The Charlie Hebdo Affair
Even though it’s been several weeks since the horrific killing at the weekly newspaper office and the kosher grocery store in Paris, the fictional character of Charlie Hebdo is still making headlines around the world. The main reason for Charlie Hebdo remaining in the news is that street demonstrations in many parts of the world are still erupting, especially in nations with large Muslim populations. For the most part the mass protests have been peaceful, but on occasion violence and even deaths have resulted from the public actions. Even when these demonstrations and acts of violence have come to pass, the name of Charlie Hebdo will be one that is not soon forgotten.
Not So French
When I first heard the news about the attack on the newspaper offices, my first reaction was where did this name come from. Part of my surprise comes from the fact that I have traveled in France and Quebec, and even though my comprehension of the language is not very good, I knew enough to surmise that this is not a common French expression. Charles DeGaulle, now that is French, but Charlie Hebdo, who in the hell is he????
News Flashes Leave Unanswered Questions
Unfortunately, this news story did not end with the dozen people killed at the magazine office. Sadly to say, a couple of days later another killing spree occurred at a Paris Kosher store that left five more people dead. Only after the assailants were killed and the loss of life came to a halt, were we able to step back and take a look at why the activities of the satirical publication were taken with such hatred and outrage. It was also at this time that the meaning of the words were first discussed in any detail.
Good Ole Charlie Brown
As it turns out the Charlie in Charlie Hebdo comes from the American comic strip called Peanuts, where the main character is an ageless middle-grader, named Charlie Brown. So popular is this cartoon that it continues to appear in many daily newspapers, even though its creator, Charles Schultz, has passed on to that great cartooning cloud in the sky. Though I am proud that a major French publication would name their weekly rag on a popular American “funny”, it is beyond me to figure out how Charlie Hebdo became so ghastly humorous.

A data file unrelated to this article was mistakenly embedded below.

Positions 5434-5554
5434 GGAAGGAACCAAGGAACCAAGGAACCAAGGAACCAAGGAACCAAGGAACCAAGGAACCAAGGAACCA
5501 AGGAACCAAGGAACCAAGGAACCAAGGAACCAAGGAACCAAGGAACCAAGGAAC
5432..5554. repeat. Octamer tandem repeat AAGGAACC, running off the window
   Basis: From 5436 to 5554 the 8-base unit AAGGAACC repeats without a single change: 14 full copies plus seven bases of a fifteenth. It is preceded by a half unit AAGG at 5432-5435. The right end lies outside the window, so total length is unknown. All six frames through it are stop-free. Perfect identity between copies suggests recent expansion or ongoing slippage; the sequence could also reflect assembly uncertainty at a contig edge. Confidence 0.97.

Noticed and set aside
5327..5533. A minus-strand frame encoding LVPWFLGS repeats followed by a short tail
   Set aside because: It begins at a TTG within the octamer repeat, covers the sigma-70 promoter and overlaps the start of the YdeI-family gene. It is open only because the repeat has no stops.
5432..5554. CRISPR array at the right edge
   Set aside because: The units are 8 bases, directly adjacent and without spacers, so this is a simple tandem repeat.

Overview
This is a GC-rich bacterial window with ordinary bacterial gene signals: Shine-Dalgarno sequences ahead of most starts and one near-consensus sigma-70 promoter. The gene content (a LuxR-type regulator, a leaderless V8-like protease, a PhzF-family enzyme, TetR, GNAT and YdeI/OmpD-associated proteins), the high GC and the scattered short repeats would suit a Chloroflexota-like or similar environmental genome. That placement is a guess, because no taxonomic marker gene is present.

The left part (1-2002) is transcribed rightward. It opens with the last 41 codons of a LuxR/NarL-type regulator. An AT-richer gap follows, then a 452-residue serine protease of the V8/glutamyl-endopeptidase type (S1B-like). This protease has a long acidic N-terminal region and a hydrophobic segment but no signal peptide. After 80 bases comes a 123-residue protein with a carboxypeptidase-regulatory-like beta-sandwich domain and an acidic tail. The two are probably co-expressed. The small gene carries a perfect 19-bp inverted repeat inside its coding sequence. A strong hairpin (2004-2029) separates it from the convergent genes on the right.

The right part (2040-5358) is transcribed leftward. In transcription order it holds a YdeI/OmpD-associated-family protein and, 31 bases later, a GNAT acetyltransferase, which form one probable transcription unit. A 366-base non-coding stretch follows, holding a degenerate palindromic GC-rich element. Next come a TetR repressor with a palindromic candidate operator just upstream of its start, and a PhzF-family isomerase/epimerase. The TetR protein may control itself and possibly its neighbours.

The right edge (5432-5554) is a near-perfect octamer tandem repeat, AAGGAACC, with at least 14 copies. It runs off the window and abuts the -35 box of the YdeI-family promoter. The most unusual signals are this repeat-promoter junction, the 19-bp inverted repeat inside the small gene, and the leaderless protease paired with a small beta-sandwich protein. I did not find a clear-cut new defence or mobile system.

And Then There Is This Word Hebdo
A t first glance hebdo looks like a Spanish word, but on further examination, the Greek-rooted word, (hebdomos in Greek) is an archaic reference to the number “7”. In this context, hebdo becomes a publication that is put out every seven days or once a week……And it is also a satirical effort that honors Charles Schultz, Peanuts and Charlie Brown.
Know Thy Enemy or Je ne suis pas Charlie Hebdo
As far as I am concerned, all of this just does not add up. The satire put forth by Charlie Hebdo is so far removed from the comic strip that it would be laughable, if it had not lead to the death of so many people. Over the ages Europe, including France has been party to invasions from the Islamic world. The siege of Vienna in the 1600s and the Moorish influence in Spain are the two such events that come to mind, though I now understand that there are other similar acts in European history.
Given these historical incidents, I would think that the French satirists would do better in their roasting and ridicule of non-European foreign entities. I have no idea how this story will end, but I cannot see how this conflict will not become more caustic in the near future.